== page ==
There are few fields that see more fruitless efforts than marketing. For such an important part of the business world, it has a well-established possibility of accomplishing a whole heap of nothing much in particular.
This makes a lot of people wary about the prospect of investing in a marketing campaign, which then proves frustrating to the great marketers out there who are actually capable of delivering consistent results.
What businesses and marketers alike need to keep in mind is how things can go horribly wrong. If you know what causes the possible pitfalls, you can figure out how to avoid them.
As such, let’s look at why most marketing campaigns crash and burn.
Here’s a scenario for you: someone at the managerial level has decided that their company needs to do some marketing, perhaps after hearing a vague success story from an industry peer, so they’ve earmarked a small sum of money to do said marketing.
When asked what they want to market, or how, or when, or for how long, or to what end, they wave their hands dismissively. “Forget all that stuff”, they say. “Just run the campaign.” And with that, they retreat to a meeting room somewhere, presumably to dwell on gross profit.
The process envisioned seems to go like this:
Step 1: Throw a little bit of money at marketing
Step 2: ???
Step 3: Profit
They don’t know how what marketing actually involves, and they don’t care to think about it. To them, it’s a rote money-led process— a mechanical set of boxes to be ticked. All they’ll contribute is money, and all they’ll accept is profit.
This is a real source of frustration to marketing agencies who know perfectly well that a campaign without meaningful direction is doomed to be ineffective, and realise that meaningful input from the company that wants marketing is an essential ingredient.
The takeaway: if you want to run some marketing, have some idea of what it will actually technically involve, and be prepared to contribute significantly to the formulation of the marketing plan. Your chosen marketers will do the vast majority of the creative work, but they’ll still need some kind of core to build on.
Sometimes a marketing campaign will be backed by a fairly solid plan but fall flat in the execution, and it is often as a result of mediocre (or worse) copy that doesn’t have a single compelling thing to say.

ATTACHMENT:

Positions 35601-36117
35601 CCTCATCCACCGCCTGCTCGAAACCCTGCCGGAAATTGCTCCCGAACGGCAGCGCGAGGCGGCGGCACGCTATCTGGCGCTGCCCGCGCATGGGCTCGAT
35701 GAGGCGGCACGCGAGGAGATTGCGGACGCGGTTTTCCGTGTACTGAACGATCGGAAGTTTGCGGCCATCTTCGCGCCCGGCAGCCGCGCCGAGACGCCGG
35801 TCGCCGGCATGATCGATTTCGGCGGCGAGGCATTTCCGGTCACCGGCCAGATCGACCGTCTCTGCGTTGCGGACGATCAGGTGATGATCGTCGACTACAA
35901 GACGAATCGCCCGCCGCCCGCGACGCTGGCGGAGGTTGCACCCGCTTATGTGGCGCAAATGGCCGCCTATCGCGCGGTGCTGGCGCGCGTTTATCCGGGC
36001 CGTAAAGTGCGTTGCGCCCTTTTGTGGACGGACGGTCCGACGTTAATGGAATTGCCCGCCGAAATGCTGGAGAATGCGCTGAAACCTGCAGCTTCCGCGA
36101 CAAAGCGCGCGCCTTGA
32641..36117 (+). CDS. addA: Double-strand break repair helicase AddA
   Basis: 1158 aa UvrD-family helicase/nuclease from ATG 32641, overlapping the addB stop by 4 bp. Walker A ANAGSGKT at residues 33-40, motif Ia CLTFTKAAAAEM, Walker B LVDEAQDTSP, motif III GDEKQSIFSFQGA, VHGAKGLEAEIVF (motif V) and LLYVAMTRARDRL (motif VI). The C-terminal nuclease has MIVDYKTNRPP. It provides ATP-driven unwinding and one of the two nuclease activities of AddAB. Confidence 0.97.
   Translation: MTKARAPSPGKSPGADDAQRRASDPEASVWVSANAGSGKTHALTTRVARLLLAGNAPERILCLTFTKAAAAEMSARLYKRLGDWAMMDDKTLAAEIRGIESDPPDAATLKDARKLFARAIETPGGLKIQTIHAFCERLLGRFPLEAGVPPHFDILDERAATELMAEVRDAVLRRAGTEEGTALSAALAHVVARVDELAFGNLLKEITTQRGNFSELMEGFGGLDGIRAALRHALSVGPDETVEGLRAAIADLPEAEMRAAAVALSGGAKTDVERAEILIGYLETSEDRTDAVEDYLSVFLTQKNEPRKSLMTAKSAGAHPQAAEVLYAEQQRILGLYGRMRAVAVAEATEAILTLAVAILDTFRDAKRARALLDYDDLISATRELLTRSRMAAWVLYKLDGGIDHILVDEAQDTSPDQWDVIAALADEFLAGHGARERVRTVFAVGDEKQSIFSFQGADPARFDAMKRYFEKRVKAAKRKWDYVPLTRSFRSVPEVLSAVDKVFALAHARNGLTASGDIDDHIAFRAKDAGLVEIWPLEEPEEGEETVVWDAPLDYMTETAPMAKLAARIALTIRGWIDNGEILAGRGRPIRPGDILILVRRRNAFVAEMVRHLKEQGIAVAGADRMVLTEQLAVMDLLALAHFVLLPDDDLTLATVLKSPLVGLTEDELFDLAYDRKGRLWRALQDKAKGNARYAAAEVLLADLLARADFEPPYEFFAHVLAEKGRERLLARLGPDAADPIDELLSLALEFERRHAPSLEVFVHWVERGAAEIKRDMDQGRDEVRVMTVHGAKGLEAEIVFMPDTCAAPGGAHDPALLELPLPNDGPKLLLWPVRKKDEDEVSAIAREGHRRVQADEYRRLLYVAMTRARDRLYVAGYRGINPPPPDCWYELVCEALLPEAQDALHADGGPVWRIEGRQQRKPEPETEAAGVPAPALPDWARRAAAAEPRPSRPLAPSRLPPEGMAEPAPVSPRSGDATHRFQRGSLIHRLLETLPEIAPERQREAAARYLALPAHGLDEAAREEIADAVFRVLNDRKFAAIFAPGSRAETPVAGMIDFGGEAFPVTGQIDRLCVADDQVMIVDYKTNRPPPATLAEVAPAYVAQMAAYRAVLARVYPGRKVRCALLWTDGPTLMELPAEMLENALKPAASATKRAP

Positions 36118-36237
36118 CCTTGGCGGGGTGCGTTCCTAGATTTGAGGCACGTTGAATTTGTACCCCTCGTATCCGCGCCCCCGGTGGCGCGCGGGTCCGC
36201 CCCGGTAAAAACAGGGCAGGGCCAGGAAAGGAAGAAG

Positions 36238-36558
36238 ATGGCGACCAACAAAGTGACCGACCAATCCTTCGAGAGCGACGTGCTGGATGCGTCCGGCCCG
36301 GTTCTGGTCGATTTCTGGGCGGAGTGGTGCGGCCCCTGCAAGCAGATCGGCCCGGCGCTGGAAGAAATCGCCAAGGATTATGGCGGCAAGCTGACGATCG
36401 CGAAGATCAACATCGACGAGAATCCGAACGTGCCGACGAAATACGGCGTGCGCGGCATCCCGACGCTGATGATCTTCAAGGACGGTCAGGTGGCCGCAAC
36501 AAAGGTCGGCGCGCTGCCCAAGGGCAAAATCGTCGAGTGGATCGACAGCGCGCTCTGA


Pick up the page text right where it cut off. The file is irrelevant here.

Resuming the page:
You can have a sensible number of PPC ads, and a solid choice of banner location, and pamphlets at all the right events, but if the marketing materials don’t sell something worth investigating, your audience will be bored, and nothing will be achieved.
Who gets the blame for this? Well, the responsibility is often shared between marketers and their clients. Marketers can produce dull work because they’re incompetent, indifferent, or lazy, but it can also be a result of clients being too restrictive in their approaches.
The takeaway: hire marketers capable of producing great creative work, then give them the freedom needed to get the results you want. That doesn’t mean you should let them do anything at all; just tread as lightly as you can.
They Mishandle Metrics
It’s easier than ever to track performance metrics online. Most marketing tools have integrated analytics tracking, and just about every major Content Management System (CMS) has plugins that make it possible to add wide-ranging analytics functionality in a few clicks.
Just look at how easy it can be to use template-led systems: emailing platform Mailchimp allows customized A/B testing by default, and ecommerce CMS Shopify has a wide assortment of free or cheap analytics and reporting apps (top results pictured below):
Anyone who has a website built on WordPress can take advantage of free Google Analytics plugins or paid metrics tools like Hotjar.
Given this level of data accessibility, there’s really no excuse to overlook even just one relevant metric. Anything that plays into the goals of a campaign should be monitored, and everything should be properly contextualized.
Unfortunately, that doesn’t always happen, and campaigns will often be hampered by the lack of appropriate tracking, or even nonsensical stat prioritization (assuming that the number of unique visitors to a site is important, for instance, when it doesn’t always matter that much).
The takeaway: before running a marketing campaign, make sure you know what metrics you need to track to determine success (your KPIs, or Key Performance Indicators), and check that you have everything configured so you won’t risk missing any vital data.
They’re Cut Short
When a marketing campaign is a complete bust, it makes sense to cut your losses. There’s no point in throwing good money after bad, as they say— that’s the sunk cost fallacy.
But this should only be done when it’s clear that things aren’t going to work, and quite often the executioner’s axe is brought down far before that point could feasibly be reached.
This also goes for campaigns that aren’t given enough time from the outset, though it’s not as common a problem. It most frequently occurs when a client won’t fully commit to a project and requests a half-measure that a marketing company agrees to because it needs the business, even though it knows that it won’t have the time to make anything work.
Good, productive marketing isn’t a quick fix— it’s a long-term investment. Remember the adage of it taking years to become an overnight success. If you’ve done your due diligence to choose the right marketing agency, encourage creativity, and implement the kind of detailed tracking you’ll need to properly gauge success, then you need to commit to the endeavor.
Most marketing campaigns fail because they lack coherent plans and don’t get the effort and freedom they demand. If you want to start marketing your company, take the time to think about your ultimate goal, then partner with a marketing agency that really understands you and will fight to make your venture a success.